For me, my work leads me into different environments. Sometimes a collaboration, sometimes in isolation. For some projects it works, and for other it doesn’t. I do like the balance of both and try to experience it in short bursts.

    I believe that everyone has their own work ethic and is welcome to work as they see fit. If I was working in isolation, the most important thing to me would be to identify when it is being a problem. Identify the signs when it starts to affect business. Identify the drop in quality of work.

    Then, taking all those into account, doing something about it before it gets much worse.

  26. 1276

    My best job was at a really good national newspaper. All the designers and art directors I worked with were amazingly good. It was magical being able to have each other to bounce ideas around and critique each others work. My whole life felt like it was enriched from the experience. It was just so lovely to be able to talk to someone else who totally got where I was coming from.

    Last job was at a web dev company where I was the only front end developer, only web designer and it was the worst working experience I’ve had to date.

    I’m now going freelance but am regularly linking up with my ex colleagues from the newspaper and old friends from art college. Also use twitter to keep hooked up daily with what illustrator and film maker friends are watching, liking, making etc. Gradually am building up an online network too and my boyfriend is a musician and we collaborate to create stuff together.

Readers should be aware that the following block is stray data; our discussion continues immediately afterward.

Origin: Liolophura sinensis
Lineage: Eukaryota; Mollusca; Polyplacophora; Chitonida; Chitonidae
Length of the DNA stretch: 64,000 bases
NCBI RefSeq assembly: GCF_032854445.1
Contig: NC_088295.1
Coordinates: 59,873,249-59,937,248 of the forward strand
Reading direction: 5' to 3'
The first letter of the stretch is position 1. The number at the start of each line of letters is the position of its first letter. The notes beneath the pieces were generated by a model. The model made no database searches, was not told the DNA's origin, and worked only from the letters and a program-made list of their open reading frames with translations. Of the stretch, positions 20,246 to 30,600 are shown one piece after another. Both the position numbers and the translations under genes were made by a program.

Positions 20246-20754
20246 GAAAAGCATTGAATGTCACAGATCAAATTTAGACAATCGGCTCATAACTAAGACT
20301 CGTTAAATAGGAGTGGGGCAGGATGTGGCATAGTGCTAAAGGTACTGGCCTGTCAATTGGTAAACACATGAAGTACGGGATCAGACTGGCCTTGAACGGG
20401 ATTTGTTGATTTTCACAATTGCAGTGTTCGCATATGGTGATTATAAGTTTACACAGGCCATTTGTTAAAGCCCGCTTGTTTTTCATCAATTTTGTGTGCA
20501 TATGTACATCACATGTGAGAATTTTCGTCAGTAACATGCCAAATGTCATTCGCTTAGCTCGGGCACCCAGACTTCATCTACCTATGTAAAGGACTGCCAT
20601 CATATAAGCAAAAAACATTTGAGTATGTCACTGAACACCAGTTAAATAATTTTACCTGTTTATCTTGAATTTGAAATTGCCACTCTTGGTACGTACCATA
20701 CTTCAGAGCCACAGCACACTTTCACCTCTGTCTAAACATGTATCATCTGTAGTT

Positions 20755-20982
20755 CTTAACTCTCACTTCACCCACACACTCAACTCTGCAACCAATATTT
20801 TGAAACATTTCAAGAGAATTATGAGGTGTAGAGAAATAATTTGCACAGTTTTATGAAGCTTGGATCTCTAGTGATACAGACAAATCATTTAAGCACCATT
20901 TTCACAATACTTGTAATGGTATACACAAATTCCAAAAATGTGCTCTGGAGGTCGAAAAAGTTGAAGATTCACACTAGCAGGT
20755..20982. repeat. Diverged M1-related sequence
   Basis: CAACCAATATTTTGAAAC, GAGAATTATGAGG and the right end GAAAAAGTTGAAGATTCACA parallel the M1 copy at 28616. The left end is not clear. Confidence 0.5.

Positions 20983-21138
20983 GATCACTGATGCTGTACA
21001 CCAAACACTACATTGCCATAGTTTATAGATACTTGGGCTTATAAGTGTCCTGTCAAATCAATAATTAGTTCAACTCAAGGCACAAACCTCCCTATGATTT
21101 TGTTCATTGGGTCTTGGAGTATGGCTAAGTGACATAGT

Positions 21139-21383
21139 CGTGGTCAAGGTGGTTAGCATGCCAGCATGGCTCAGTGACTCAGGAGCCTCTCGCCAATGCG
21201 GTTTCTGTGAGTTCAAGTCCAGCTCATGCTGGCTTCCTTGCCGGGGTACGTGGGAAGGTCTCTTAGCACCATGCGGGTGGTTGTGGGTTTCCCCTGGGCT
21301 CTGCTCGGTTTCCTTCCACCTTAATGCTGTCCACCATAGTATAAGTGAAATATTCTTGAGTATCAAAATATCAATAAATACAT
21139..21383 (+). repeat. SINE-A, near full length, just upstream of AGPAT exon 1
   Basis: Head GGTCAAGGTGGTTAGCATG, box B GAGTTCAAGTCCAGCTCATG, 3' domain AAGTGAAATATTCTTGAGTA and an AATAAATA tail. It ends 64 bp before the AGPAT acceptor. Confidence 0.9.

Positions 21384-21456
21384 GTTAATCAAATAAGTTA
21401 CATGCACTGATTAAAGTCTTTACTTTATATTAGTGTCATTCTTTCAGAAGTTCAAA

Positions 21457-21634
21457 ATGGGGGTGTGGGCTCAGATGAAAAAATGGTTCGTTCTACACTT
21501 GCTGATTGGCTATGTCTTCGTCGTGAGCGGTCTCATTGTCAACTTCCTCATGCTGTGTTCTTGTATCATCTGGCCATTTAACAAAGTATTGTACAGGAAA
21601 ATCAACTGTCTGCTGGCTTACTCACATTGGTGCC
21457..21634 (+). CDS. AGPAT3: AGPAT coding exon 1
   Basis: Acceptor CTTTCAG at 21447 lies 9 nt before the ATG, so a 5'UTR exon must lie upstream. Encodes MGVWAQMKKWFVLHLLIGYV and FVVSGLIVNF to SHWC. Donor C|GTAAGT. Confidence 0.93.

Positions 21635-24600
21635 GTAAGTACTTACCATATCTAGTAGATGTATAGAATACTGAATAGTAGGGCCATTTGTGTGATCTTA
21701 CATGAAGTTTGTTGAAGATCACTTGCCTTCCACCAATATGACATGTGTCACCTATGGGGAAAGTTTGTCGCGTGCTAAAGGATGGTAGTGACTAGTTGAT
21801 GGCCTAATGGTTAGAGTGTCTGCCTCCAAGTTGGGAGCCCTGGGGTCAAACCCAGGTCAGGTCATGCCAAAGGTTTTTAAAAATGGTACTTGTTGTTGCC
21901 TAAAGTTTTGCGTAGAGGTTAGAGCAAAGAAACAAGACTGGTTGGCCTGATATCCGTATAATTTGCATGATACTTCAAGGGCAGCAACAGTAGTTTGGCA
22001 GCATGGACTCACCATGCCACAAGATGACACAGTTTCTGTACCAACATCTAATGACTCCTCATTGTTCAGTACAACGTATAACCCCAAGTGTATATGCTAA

I think I would honestly need the men with white coats if I didn’t have anyone around who I could be creative with.

  27. 1327

    Thijs Van Damme

    July 9, 2010 4:47 am

    So true, working from home brought me a lot of benefits but the truth is that I really start missing the social interactions I had at previous jobs.
    Does anyone have any good suggestion on how to overcome this?

  28. 1378

    I wish that there was at least 3 or more FIFA WORLD CUP wallpapers for this month or June even. It’s too bad.
    What’s worse is I never had the time to create one..

  29. 1429

    thanks paul this topic is 100% real world.

  30. 1480

    Hate working with other designers – they are so full of shit

  31. 1531


  32. 1582

    The post is all good however i have some mix feeling maybe we should keep some limits to the interactions between our coworkers as well as sometimes it becomes difficult to tolerate incoming messages on IMs and results too much distractions from work…

  33. 1633

    Thank you very much for a Great Article! well I’m working as a freelance front-end developer sometime it feels isolated but sharing ideas with friends helps very much.

  34. 1684
  35. 1735

    Nice :)

  36. 1786

    Great article! Some really useful points that I’ll certainly be bearing in mins for the future.


    Jerky Oats –

  37. 1837

    I totally mis-interpreted the “Sleeping Partner” title.

  38. 1888

    Alexander Stanuga

    July 6, 2011 4:21 pm